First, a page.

Mental illness symptoms are as cold and generic as inhumanly possible. “Depressed mood.” “Loss of energy or fatigue.” “Psychomotor retardation or agitation.”
Ah, yes, those things. They sound like a bummer.
Although, actually, they don’t. They sound like characteristics of a lab animal.
And one of the pesky symptoms of depression is “easy to tear.” You know, you cry a lot.
Long Distance Phone Plan Commercials
Have you ever seen one of those commercials where the son and father are separated by a long distance? Maybe there’s been a divorce. The father is sad and the son is despondent. And then voila! A long distance plan saves everyone. Add some sappy music and you’ve got a primetime spot.
Then of course there is that commercial with the sad, hopping circle. He’s depressed, you see. He just can’t hop like he used to. But add an antidepressant and voila! The circular life is worth living again.
And so on, and so forth. Commercials love playing on our emotions and sympathies to sell a product. That, certainly, doesn’t matter.
Except that if you’re easy to tear, it really will matter. Because every time you see on of those horrible, little emotion-jerking, 30-second spots, you actually will feel emotional. Those sappy father and son reunions will actually jog the tears from your eyes. It will be sad and unpleasant and painful just to turn on the TV.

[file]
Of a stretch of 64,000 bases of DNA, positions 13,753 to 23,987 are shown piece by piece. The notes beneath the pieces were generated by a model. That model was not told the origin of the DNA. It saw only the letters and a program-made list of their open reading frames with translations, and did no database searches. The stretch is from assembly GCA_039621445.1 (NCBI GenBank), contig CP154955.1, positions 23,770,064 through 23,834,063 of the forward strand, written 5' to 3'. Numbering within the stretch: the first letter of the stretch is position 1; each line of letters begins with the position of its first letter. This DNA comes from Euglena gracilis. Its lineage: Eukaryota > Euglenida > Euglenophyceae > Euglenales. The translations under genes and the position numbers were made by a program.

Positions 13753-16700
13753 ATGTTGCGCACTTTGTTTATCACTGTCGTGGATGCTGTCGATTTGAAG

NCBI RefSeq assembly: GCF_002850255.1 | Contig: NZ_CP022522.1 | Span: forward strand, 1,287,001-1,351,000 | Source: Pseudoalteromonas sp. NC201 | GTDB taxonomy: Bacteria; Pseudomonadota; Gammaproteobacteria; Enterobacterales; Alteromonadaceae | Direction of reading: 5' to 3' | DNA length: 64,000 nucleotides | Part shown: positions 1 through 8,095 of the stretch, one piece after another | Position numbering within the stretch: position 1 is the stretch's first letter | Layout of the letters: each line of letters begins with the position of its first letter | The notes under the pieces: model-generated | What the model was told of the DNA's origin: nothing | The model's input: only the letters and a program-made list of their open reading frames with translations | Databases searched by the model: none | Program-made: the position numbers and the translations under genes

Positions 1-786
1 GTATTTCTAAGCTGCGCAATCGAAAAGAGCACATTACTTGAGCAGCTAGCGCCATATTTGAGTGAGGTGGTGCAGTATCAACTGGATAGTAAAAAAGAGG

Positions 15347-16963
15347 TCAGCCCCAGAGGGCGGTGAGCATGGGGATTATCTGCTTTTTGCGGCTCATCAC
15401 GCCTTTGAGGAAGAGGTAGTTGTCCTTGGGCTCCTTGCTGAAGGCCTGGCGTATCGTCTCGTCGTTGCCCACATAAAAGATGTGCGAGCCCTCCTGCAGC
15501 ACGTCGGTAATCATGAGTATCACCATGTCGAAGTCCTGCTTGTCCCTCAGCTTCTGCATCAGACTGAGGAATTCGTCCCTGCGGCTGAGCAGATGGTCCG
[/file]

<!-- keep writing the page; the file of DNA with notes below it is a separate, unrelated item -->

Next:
Easy to tear simply means that you cry a lot more than the average person, which honestly, doesn’t sound that devastating. But the emotions that come up that force you to cry twice a day, five times a day, ten times a day, truly will devastate you. They will exhaust you. They will make you hide from the TV, the radio, movies and anything else that might make you cry – which is pretty much everything.
So the part that’s missing in “easy to tear” is that that one symptom can ruin your whole day, your whole week, your whole month. That one symptom summed up in three little words is enough to make you want to go to sleep and never wake up again – just so you don’t have to cry any more.
So yes, while “easy to tear” is a symptom of depression, those three words aren’t the important part. The important part is the effect all that tearing has on your life, has on your psyche, has on your soul. And that just never seems to be captured in the words that doctors insist on using.
Because we are not lab rats suffering from a condition. We are people with lives and this stuff matters. It’s not the tears that matter, it’s the underlying pain.